David Beatty final years


David Beatty
1st Earl Beatty of Brooksby and the North Sea
The Final Years


Bust of David Beatty in Trafalgar Square

In retirement David remained active and involved. He attended the Committee of Imperial Defence, spoke effectively in the House of Lords and supported naval charities. He still rode with the reckless daring of a subaltern and suffered accordingly. His jaw was shattered by a horse’s hoof, which also broke an arm and several ribs. After Ethel’s death in 1932 he continued to hunt with the vigour of youth rather than the wisdom required by advancing years and failing health.

By the late 1920’s the feud over Jutland had subsided, though David was still certain he was right. When John Jellicoe died in November 1935, David insisted in leaving his sick bed to attend the funeral as a pall- bearer. When George V died in January 1936 David once again left his sick bed to attend the funeral. This time he caught pneumonia and died of heart failure at home in London on 12th March 1936, aged 65.funeral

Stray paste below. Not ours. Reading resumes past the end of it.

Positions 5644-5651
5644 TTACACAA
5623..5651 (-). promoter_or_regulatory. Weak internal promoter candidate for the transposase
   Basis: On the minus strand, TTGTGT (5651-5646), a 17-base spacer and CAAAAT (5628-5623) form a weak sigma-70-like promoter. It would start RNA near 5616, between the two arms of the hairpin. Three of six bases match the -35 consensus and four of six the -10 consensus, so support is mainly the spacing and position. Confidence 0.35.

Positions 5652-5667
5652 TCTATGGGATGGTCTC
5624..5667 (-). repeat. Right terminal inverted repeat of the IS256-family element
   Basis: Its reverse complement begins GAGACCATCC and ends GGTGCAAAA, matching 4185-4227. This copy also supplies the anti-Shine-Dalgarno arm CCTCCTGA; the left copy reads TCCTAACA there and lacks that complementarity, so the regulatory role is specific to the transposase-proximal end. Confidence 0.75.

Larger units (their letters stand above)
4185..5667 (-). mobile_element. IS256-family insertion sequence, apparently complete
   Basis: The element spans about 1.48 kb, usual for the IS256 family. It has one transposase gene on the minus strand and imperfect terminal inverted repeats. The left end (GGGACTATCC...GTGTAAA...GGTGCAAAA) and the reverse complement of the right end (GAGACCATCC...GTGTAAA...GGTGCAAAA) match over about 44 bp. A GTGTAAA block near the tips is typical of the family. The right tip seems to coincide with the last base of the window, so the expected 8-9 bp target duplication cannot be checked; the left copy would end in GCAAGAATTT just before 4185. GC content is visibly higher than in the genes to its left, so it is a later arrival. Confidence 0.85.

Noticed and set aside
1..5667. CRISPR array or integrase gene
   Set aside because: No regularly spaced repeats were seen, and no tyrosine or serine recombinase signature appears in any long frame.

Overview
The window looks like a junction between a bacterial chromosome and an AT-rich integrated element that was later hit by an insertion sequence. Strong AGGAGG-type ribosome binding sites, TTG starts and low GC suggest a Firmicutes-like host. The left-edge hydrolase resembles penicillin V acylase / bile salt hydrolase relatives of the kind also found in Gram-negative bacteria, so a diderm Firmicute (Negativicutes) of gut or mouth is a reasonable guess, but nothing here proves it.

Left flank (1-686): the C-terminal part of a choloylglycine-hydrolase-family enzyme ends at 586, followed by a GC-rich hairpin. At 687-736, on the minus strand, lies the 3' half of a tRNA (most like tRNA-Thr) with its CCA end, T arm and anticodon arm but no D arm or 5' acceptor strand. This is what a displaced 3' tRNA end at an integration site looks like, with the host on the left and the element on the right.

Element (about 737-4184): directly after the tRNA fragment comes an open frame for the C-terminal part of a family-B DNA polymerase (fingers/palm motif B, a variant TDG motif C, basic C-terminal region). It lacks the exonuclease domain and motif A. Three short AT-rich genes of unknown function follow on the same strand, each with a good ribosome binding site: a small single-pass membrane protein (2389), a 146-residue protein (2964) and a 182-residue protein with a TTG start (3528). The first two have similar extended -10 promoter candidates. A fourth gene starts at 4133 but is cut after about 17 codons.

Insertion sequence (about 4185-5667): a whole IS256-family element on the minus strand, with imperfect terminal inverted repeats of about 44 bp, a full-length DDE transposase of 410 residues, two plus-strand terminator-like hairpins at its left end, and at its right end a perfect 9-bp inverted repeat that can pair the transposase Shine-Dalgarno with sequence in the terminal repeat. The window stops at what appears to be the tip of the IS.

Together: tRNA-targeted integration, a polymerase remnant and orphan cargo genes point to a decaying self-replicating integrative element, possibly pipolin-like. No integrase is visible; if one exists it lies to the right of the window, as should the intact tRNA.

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David’s will stated that he wished to buried with Ethel in the churchyard at Dingley but the Admiral still belonged to the nation and he  was buried in the crypt of St Paul’s cathedral with full military honours.IMG_2250

After his death the navy decided to name two battleships that were in production after David and John Jellicoe. By the time the ships were ready to launch in February 1940 Churchill felt that the proposed names would only revive old squabbles and so the ships were named Anson and Howe. The Jutland admirals had to make do with busts in Trafalgar Square.